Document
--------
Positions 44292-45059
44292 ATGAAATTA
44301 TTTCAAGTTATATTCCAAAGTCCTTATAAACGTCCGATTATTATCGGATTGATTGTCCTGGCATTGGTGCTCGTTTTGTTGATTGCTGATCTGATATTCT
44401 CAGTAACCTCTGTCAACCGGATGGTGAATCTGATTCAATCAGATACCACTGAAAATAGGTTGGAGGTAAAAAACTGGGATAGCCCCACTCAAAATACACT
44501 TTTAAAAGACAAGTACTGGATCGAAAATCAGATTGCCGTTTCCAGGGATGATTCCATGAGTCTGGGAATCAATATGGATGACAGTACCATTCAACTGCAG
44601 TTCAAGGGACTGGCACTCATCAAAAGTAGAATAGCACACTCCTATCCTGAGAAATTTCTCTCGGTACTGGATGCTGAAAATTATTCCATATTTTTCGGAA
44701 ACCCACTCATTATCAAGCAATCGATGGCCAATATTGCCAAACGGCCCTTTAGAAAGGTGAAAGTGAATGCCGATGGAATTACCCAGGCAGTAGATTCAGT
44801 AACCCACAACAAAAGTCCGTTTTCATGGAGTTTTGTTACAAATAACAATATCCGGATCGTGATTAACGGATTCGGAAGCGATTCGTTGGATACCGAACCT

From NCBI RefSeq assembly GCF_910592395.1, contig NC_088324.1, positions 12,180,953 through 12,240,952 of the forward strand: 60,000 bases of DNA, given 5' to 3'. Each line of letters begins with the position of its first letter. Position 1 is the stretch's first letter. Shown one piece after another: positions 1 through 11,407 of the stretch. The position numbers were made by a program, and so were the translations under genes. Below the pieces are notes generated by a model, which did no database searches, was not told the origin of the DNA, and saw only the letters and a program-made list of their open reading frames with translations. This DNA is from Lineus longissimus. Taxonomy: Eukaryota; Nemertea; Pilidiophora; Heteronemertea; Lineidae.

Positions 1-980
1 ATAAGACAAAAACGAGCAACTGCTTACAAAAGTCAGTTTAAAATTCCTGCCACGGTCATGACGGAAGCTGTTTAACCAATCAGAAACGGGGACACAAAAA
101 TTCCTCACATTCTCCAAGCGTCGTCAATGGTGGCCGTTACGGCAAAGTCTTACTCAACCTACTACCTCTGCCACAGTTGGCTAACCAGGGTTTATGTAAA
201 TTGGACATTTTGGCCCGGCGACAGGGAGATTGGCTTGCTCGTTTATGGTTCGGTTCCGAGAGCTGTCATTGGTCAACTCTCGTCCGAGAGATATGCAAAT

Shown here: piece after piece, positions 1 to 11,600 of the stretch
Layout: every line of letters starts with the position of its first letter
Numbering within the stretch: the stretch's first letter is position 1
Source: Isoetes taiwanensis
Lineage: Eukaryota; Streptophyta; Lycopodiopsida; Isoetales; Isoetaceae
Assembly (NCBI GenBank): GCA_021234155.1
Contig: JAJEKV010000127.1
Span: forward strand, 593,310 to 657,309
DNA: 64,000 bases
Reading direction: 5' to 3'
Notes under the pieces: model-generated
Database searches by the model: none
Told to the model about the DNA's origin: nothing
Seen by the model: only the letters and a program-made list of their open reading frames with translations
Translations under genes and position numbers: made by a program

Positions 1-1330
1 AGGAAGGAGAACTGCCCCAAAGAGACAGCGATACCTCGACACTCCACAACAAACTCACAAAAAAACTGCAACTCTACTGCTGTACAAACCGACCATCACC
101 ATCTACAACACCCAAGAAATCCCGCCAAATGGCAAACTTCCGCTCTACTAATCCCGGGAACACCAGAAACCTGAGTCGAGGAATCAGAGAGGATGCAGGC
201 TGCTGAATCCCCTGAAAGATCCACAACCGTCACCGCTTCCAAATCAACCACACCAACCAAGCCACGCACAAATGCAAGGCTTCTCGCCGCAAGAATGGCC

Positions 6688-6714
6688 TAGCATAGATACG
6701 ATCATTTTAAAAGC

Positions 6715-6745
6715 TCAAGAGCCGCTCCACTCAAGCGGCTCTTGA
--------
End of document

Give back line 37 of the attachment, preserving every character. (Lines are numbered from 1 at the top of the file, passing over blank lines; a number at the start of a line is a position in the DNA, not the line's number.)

6715 TCAAGAGCCGCTCCACTCAAGCGGCTCTTGA